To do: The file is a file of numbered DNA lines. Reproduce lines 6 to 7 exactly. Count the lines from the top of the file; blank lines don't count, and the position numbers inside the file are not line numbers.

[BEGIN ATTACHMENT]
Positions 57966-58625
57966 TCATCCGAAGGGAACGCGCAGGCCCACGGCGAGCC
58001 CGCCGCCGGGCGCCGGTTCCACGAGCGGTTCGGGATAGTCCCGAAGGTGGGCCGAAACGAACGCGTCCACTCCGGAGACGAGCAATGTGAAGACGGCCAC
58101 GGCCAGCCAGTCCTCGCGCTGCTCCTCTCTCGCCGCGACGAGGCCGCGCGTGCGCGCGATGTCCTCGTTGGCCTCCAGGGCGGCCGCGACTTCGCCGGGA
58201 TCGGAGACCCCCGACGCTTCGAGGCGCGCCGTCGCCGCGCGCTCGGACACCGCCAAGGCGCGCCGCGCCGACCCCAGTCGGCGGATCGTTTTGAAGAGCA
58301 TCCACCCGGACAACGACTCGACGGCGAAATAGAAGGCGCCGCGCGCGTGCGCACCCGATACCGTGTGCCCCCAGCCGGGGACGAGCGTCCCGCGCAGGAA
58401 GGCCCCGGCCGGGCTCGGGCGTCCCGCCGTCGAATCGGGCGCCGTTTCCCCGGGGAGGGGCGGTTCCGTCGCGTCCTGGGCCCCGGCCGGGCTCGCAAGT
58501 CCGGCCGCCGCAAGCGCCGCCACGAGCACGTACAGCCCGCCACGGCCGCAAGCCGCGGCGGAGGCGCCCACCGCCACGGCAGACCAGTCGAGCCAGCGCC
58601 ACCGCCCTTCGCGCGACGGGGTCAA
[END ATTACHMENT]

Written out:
58301 TCCACCCGGACAACGACTCGACGGCGAAATAGAAGGCGCCGCGCGCGTGCGCACCCGATACCGTGTGCCCCCAGCCGGGGACGAGCGTCCCGCGCAGGAA
58401 GGCCCCGGCCGGGCTCGGGCGTCCCGCCGTCGAATCGGGCGCCGTTTCCCCGGGGAGGGGCGGTTCCGTCGCGTCCTGGGCCCCGGCCGGGCTCGCAAGT